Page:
Bodies, Rest & Motion is a drama written by Roger Hedden (adapted from his own play) and directed by Michael Steinberg. It premiered at the 1993 Sundance Film Festival, where it was nominated for the Grand Jury Prize, and was also screened at Cannes later that year.
The film opened in theatres in April 1993. It was released on DVD in June 2003.
Nick is a feckless television salesman who gets fired and impulsively decides that he and his girlfriend, Beth, will move to Butte, MT, which he’s read is “the city of the future.” “I read that a while ago, so the future should be there by now,” he enthuses. He waits until the last moment to tell Carol, his ex and Beth’s best friend, about the move.
While Nick is working his last day, Sid comes to the couple’s house to paint it for the next tenants. He quickly develops an interest in Beth. He, Beth, and Carol get stoned and hang out. When Sid hears about the move, he tells Beth that he’s never left Enfield, and has no interest in traveling.
Meanwhile, Nick decides to take off on his own. When Beth gets word of this from Carol, she finds solace in Sid’s arms. Sid proclaims his love the next morning, and implores Beth to stay. Meanwhile, Nick visits his childhood home, looking for his parents, has an epiphany, and decides to return to Carol.
Bridget Fonda, Tim Roth, Eric Stoltz, Phoebe Cates, Alicia Witt, Sandra Ellis Lafferty, Jon Proudstar, Peter Fonda
DVD ON AMAZON: Bodies, Rest & Motion
The disc includes a nice selection of supplements. First up is an Audio Commentary with director Michael Steinberg, screenwriter Roger Heddon, and producer/actor Eric Stoltz. Each participant was recorded separately, and the results were edited together fairly seamlessly. Each talks about his take on the meaning of the film—that it’s about ordinary people of a certain generation struggling with a universal conflict and yearning for meaning. They talk about the symbolic importance of Tucson as a setting, and Stoltz talks about his experience as a producer. There’s also a nice anecdote about Tim Roth and a phone call from Harvey Keitel.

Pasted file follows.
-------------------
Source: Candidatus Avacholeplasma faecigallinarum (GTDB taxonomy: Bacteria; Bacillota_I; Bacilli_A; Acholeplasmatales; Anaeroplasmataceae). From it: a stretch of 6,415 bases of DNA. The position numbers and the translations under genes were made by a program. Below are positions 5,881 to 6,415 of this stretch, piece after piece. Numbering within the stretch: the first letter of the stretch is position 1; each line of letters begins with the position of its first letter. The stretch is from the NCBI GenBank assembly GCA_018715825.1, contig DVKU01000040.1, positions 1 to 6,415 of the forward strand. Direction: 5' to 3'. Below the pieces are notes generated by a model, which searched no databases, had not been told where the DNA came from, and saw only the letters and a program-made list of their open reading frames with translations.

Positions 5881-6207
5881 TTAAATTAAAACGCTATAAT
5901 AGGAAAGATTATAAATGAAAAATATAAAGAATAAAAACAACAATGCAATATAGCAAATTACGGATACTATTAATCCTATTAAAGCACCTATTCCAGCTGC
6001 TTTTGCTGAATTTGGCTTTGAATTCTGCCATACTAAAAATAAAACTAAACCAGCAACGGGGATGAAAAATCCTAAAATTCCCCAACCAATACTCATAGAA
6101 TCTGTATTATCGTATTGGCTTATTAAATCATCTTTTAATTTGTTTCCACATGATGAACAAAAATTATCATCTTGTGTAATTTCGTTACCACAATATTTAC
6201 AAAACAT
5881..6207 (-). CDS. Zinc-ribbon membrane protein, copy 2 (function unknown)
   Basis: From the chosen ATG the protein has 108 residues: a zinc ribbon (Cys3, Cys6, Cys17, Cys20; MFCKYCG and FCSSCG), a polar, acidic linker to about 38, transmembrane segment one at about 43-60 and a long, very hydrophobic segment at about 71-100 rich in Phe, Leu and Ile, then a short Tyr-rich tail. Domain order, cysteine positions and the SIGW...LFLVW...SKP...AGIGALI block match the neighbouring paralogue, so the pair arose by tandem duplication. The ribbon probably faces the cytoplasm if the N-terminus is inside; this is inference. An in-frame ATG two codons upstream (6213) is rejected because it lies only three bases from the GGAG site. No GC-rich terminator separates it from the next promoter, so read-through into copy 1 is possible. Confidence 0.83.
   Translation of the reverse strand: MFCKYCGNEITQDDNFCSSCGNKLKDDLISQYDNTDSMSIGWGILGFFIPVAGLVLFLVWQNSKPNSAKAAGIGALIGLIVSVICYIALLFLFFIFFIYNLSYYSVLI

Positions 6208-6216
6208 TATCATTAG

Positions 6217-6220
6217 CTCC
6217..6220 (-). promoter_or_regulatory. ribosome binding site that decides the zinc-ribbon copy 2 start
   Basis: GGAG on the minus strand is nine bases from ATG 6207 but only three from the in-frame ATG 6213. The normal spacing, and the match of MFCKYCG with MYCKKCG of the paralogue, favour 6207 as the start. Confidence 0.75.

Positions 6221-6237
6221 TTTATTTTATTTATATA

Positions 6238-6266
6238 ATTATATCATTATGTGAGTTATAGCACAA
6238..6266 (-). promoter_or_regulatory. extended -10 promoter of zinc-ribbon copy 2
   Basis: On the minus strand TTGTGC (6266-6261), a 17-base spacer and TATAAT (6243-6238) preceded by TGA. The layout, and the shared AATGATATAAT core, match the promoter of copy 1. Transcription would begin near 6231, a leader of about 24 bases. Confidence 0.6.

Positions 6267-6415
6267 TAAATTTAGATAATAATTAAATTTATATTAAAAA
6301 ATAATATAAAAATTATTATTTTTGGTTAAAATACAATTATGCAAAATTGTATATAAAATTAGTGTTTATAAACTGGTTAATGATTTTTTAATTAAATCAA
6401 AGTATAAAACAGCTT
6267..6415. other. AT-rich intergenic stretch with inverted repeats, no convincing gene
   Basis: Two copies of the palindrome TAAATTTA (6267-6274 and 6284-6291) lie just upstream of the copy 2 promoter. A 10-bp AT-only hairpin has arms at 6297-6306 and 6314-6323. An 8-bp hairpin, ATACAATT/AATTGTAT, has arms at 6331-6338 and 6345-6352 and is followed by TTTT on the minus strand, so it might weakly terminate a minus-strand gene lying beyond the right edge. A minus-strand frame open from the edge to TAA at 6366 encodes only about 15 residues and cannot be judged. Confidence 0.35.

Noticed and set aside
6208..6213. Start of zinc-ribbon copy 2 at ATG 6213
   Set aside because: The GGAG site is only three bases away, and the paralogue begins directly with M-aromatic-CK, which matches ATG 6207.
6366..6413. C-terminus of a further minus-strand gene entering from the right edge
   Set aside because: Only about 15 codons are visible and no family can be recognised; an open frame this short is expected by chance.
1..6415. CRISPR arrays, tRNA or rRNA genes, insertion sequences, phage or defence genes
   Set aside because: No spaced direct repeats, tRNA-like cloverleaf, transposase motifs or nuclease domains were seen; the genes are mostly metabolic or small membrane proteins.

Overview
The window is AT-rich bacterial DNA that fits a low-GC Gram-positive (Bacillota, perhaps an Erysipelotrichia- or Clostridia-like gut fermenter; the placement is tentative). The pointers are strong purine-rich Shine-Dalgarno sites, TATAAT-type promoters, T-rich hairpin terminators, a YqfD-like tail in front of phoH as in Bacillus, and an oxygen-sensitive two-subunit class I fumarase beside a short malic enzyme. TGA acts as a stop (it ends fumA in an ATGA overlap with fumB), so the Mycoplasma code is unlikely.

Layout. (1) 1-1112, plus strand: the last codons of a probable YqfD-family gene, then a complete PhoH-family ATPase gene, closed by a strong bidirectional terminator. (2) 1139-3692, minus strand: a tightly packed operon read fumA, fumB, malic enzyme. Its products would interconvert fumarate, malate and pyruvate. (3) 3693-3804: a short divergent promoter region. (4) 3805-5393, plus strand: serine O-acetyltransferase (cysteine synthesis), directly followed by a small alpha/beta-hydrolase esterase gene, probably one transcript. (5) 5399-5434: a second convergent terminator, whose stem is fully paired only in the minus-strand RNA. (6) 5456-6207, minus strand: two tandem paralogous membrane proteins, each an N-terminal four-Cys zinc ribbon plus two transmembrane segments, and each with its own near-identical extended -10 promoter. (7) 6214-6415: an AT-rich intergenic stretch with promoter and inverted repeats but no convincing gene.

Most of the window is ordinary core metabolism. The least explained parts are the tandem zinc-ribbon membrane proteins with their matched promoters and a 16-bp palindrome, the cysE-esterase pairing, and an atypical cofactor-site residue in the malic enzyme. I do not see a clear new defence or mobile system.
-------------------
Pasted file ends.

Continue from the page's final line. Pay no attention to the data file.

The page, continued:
Next is a 6-minute Featurette about what the film is about. The primary actors talk briefly about their characters, and about the generation they represent.
Next is a 7-minute Behind the Scenes piece that gives you a fly-on-the-wall look at the preparation and filming of a few scenes. Bridget Fonda does a lot of sitting around, making me wish I could just sit with her and talk with her a while. She’s so great. Mmmm.
The final feature of note is a 3-minute selection of Rehearsal Footage, which lets you view a split-screen comparison of rehearsal shots versus the finished film. You can choose to listen to the rehearsal audio or the finished audio. Cool feature, but too short.
You also get a full-frame Theatrical Trailer and a Television Spot. — DVDTalk.com
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